Dominance: often believed, rarely true
No term is so often misunderstood and wrongly used than dominance. As soon as a dog growl, asserts itself or does not put up with everything, than he is labelled as dominant. But what does this word actually mean?
In linguistic usage, dominant is often used as dominating, outstanding, possessive or superior. In dog training, dogs are wrongly described as dominant if they assert themselves or show behaviour that does not suit humans.
The opposite would be submissiveness. This would mean subordinating oneself to the will of another. This word is also often used in a wrong way to describe a dog. What many people call submissive behaviour is usually insecurity, fear or appeasement to de-escalate a situation.
But what does it really mean?
Dominance is always a status relationship between two inner-species living beings, an individual on his own cannot be dominant.
The rules of precedence, which are unfortunately still aroundt us, such as: man must eat first, go through the door first, always walk in front of the dog, win every game, never make himself smaller than the dog or even have to subdue the dog, are thus obsolete. Above all the alpha throw (aversive training method) puts the dog in mortal fear, ruins the bond to humans and leaves humans as weak and incapable, since they must use force, in order to become generally accepted.
When observing captive wolves, the theory arose that there is an alpha wolf that leads the pack as the leader. So the dominance-hierarchy and alpha-theory still persist even with our domestic dogs. In reality they are social family associations. A pack is mostly formed by the parents, the yearlings (one-year-old wolves, teenagers) and the puppies.
Dominant towards humans?
As it is well known that humans are not dogs, a dog cannot be dominant towards us and certainly does not want to oppress us or take over world domination. Dominance is not something innate, but is acquired in repeated social contact with other dogs of the same species. Therefore, even with dogs unknown to themselves, no dominance relationships occur. Dogs do not live in strictly hierarchical structures. Such relationships only occur in dogs living together (close and frequent contact), which have too few resources at their disposal. If unknown dogs meet on the meadow, there is no knowledge of each other’s preferences or competence. The reasons for behaviour described as dominant originate elsewhere.
In a dog encounter, the animals must come closer to each other in order to be able to assess each other. Depending on their character, experiences and situation, this can take place in a reserved or intrusive manner. Especially brash dogs are wrongly called dominant. Mostly this behaviour is due to insecurity and learning experiences (e.g. if I do not go forward, I am overrun or not taken seriously).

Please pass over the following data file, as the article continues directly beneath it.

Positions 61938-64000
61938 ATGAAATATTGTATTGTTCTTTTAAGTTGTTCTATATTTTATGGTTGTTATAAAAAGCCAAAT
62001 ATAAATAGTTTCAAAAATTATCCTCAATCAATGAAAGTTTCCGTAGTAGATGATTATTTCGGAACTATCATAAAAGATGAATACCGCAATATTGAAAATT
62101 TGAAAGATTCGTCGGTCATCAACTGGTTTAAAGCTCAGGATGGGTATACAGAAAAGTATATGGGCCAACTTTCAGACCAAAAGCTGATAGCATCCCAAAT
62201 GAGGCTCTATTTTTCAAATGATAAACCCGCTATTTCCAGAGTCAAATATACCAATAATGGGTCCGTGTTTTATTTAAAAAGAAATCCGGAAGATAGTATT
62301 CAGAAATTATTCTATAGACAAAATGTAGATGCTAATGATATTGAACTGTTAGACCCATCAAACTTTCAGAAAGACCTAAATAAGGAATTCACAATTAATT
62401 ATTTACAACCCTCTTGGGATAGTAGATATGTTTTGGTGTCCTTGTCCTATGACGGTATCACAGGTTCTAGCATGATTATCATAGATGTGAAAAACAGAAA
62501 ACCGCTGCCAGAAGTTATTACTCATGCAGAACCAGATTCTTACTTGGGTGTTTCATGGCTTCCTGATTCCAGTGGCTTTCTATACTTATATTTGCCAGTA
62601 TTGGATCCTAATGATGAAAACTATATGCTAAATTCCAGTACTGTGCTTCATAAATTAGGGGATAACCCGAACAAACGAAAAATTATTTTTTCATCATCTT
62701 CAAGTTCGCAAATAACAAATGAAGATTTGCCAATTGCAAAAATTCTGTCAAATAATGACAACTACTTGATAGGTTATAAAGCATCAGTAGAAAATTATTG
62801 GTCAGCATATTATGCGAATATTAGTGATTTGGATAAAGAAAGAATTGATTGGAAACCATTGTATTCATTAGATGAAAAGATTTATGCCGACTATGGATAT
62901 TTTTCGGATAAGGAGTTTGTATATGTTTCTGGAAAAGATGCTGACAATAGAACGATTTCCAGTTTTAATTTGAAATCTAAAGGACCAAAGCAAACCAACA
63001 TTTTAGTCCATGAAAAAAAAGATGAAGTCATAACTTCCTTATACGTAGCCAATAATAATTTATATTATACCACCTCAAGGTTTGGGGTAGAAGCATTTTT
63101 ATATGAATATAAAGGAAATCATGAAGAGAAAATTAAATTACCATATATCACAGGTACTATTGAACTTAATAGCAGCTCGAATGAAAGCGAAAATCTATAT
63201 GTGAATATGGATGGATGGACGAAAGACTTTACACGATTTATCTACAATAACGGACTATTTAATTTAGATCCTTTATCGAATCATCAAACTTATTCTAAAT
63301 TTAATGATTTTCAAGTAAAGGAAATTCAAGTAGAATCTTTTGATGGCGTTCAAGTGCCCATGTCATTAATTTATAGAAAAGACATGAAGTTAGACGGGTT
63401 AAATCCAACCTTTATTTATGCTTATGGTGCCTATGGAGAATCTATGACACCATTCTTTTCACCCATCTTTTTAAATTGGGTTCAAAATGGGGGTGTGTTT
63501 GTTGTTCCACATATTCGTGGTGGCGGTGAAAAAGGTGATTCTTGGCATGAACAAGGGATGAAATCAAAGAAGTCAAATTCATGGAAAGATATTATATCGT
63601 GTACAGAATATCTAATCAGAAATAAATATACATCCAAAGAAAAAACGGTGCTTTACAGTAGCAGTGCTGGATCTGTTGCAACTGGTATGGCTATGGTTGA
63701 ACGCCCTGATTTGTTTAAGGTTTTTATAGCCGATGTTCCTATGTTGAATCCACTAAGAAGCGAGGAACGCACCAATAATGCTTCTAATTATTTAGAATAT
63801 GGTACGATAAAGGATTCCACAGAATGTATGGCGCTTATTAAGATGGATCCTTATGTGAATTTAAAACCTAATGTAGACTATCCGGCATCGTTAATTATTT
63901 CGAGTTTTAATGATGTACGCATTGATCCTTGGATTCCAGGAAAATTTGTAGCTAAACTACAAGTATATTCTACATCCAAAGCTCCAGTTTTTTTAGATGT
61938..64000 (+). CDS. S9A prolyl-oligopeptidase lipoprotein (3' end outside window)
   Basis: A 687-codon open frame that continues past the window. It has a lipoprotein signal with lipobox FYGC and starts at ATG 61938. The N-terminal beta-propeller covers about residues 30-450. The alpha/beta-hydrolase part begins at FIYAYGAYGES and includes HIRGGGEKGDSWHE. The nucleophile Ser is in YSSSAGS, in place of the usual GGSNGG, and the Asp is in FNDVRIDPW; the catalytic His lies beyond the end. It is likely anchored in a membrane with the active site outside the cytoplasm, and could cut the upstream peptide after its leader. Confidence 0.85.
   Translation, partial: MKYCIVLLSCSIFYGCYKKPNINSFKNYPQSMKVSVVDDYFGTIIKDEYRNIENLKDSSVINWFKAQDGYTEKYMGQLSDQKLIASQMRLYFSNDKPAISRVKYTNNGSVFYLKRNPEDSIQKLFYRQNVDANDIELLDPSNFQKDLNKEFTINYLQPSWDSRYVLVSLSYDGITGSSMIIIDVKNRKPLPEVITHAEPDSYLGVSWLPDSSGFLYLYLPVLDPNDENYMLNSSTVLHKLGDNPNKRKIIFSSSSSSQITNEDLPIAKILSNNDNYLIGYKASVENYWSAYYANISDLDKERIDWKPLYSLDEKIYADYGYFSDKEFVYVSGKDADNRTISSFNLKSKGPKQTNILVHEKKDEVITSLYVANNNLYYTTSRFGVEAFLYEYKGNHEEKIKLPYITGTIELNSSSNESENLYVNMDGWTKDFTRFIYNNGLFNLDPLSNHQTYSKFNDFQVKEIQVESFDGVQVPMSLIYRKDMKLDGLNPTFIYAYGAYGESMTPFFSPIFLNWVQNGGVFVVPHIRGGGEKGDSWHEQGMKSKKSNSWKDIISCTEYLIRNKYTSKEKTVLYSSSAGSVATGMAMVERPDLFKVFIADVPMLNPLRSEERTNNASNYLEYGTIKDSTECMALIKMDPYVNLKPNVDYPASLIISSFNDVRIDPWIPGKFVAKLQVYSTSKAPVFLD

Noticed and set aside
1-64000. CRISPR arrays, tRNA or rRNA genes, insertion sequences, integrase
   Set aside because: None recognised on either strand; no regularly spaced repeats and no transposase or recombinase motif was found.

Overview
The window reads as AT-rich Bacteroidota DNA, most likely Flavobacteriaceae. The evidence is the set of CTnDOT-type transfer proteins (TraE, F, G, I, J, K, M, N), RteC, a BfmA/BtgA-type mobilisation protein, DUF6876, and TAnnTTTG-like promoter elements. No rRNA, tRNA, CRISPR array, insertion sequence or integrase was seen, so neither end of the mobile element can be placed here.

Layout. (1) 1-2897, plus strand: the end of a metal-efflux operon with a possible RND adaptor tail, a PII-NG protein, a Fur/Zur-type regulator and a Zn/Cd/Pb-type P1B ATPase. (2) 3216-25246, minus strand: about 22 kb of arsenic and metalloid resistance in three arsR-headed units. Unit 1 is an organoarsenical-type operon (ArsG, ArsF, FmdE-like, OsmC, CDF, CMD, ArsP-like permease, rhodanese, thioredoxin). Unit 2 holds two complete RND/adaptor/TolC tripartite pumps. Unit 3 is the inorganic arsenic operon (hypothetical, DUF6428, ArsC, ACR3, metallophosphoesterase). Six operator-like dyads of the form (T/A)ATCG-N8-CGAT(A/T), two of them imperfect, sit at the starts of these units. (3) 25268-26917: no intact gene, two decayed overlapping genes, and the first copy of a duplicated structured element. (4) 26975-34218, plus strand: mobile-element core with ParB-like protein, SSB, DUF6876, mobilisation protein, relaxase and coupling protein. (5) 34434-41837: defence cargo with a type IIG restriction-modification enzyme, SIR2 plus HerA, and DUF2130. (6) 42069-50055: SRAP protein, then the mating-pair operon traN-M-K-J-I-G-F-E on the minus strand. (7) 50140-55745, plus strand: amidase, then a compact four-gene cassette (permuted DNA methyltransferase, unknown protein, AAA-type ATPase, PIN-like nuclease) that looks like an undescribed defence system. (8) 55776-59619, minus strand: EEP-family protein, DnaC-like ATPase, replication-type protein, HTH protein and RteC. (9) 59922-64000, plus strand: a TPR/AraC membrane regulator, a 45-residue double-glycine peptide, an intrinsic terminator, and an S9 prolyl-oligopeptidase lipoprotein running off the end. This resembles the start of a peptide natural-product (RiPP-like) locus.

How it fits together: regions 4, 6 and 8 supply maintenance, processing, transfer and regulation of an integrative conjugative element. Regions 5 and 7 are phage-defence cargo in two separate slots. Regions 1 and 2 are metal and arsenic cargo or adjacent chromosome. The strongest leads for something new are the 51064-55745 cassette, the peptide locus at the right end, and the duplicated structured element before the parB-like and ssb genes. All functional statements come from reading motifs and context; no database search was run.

Leadership done right
Of course, your dog should not dance on your nose and in dangerous situations it is important that you keep an overview. But this has nothing to do with who is the boss , alpha, leader or anything else. Your dog should simply trust you. Trust that you are there for him in dangerous situations. The best thing is to have a confident, calm charisma and give your darling security when he needs it. After all, an uneducated child does not think that he or she has a higher rank than his or her parents, but has learned to get what he or she wants with his or her behaviour.
A dog will always show the behaviour which pays off in his eyes. If he shows a behaviour which is undesirable for you, this was probably confirmed by you, himself or the environment. Example barking: Your dog wants to go outside, but you ignore him. He barks once and you look immediately, perhaps even say “stop” or go to him and the dog has what he wants: your attention. So in the future he will bark more often when he wants something from you.
Show your darling an alternative behaviour, because otherwise it can come to frustration. Whoever is scolded, never praised and does not know what is wanted from you, is frustrated. Instead of barking, you could pay attention to your dog if he is quiet or let him take something in his mouth as an alternative behaviour and have it brought to you (this way it barks hard).
What is important:
- Good socialization is the cornerstone of a confident adult dog
- Basic obedience, reward based and motivational training
- Basic needs met
- Be fair and have patience
- Learn body language to avoid misunderstandings
- Always meet your dog the way you want him to meet you: with respect
In very rare cases, dominance is the cause of behaviour. If your dog is pushy, stormy or even rude, you should train with him, investigate the causes and not label him as dominant. Because this is neither an excuse for “bad behaviour” nor the correct way to express yourself. Dogs don’t want world domination, but a peaceful, harmonious and happy life together with you and the other family members. They want to cooperate, not dominate.